# Rave : 2005 : Throw Spidey from the Train

I can't remember who started the discussion, but somebody asked me a while back whether or not Spidey was strong enough to bring the train to a halt as shown in the second movie, or would his arms have gotten ripped out of his sockets?

Well, choosing an average Subway Car, with a weight of 82,000 lbs, seating 54. Fill it with all seats taken and that number again standing gives just short of 100,000 lbs per car. Put eight cars together and you get 800,000 lbs.

Now, run that car at 60 miles per hour, or roughly 90 ft per second. Give spidey three minutes (180 seconds) to stop the train. He needs to slow the train at 0.5 ft/s^2. Force = mass * accelleration, so that's 400,000 lb ft/s^2.

Now, gravity is 32 ft/s^2. So the force required to stop the train is the same as 12,500 lbs under gravity, or the same force as lifting 5.6 tons. However, that's the average force. Since lastic-type compounds exert force roughly linearly to their stretch, which means that Spidey's webbing would start off exerting almost no force, but to achieve an average of 5.6 tons, they would need to be exerting 11 tons at the end of those two minutes.

The tearing strength of a limb is typically greater than it's lifting strength. I'm told that a human leg will tear off somewhere around 1,000 kg. That is a lot more than most people can leg-press, probably four times pressing strength. If Spidey can chest-press 10 tons (Marvel Handbook figure), then you'd have to figure him good for 40 tons before he lost an arm.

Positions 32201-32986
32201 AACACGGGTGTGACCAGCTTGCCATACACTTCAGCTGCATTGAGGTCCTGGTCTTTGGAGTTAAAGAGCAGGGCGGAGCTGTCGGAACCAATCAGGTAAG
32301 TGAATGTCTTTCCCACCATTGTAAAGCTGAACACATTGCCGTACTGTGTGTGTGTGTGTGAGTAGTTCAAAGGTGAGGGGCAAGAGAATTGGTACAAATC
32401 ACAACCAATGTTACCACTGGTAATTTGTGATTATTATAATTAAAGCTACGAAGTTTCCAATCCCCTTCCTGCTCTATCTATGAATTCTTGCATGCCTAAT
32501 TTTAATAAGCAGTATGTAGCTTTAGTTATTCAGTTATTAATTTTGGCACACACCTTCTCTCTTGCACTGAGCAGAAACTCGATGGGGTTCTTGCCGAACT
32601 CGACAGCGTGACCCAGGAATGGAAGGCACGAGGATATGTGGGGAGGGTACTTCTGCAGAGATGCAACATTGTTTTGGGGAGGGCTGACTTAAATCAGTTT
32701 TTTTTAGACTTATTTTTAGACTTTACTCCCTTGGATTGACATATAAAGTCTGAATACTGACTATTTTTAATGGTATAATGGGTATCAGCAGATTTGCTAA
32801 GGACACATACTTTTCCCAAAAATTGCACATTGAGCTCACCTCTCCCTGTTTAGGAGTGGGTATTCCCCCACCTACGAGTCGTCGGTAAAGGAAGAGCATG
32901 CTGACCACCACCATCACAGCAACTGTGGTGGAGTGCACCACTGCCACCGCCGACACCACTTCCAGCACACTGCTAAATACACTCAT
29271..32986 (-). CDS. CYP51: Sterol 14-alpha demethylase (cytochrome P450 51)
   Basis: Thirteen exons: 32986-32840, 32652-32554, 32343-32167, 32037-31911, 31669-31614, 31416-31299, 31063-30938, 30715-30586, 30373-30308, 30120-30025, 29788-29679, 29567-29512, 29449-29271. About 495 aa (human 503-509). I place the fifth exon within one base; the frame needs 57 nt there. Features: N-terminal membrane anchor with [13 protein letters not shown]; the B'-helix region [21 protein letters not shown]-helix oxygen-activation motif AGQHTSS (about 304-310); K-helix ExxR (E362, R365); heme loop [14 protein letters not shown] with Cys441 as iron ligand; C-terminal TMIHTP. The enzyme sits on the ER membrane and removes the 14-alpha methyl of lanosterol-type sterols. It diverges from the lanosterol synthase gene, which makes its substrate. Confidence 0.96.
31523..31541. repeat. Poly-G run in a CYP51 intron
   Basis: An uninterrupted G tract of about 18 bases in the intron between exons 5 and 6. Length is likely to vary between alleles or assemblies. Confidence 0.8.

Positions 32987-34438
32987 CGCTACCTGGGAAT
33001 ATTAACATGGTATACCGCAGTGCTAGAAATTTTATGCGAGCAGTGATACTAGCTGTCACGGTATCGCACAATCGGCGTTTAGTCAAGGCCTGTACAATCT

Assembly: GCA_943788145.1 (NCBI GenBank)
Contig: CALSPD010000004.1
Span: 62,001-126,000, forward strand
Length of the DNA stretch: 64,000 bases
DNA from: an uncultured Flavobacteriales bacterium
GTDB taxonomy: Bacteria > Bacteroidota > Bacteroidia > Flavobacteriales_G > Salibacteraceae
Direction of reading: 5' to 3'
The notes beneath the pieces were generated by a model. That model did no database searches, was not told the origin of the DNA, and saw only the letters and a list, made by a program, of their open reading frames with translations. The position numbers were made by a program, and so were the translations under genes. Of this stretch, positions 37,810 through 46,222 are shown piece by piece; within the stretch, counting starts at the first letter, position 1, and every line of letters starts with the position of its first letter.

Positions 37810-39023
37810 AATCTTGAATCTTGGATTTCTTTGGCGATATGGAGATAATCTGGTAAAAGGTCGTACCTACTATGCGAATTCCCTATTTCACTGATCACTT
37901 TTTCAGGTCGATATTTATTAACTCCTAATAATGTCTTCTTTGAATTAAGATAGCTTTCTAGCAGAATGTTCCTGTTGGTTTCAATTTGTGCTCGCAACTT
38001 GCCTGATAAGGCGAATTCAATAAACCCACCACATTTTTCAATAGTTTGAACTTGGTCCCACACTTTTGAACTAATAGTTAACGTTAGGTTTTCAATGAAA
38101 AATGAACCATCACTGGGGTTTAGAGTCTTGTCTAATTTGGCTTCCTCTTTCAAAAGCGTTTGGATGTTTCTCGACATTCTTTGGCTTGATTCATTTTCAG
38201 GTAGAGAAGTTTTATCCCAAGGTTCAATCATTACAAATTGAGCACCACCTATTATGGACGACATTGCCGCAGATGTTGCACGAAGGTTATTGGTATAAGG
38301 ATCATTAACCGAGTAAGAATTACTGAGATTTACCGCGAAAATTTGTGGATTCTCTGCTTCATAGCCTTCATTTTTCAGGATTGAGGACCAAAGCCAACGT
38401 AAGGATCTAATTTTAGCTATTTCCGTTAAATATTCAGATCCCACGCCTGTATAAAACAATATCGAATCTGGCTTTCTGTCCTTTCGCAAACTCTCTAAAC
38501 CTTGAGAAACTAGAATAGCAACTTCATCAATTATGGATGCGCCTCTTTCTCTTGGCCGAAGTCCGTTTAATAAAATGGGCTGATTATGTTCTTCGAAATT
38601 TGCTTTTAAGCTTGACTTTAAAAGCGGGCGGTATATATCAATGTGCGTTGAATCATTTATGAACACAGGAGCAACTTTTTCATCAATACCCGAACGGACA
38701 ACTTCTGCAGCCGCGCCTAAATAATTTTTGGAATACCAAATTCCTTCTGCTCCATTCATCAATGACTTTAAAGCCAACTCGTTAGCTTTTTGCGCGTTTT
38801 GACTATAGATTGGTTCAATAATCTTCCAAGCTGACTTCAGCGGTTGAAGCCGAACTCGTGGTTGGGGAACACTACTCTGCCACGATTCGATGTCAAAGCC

As for the webbing. It's accepted that Spidey isn't strong enough to tear his own webbing, so 11 tons should be fine there, especially since he laid on a pile of webbing. The only real question might be whether or not Spidey could exert enough hand-grip strength to hold the webbing as shown in the film? But then again, why didn't he just stick the webbing to the train, like he stuck the other end to the walls? Heck, I don't know. I'm just a physicist.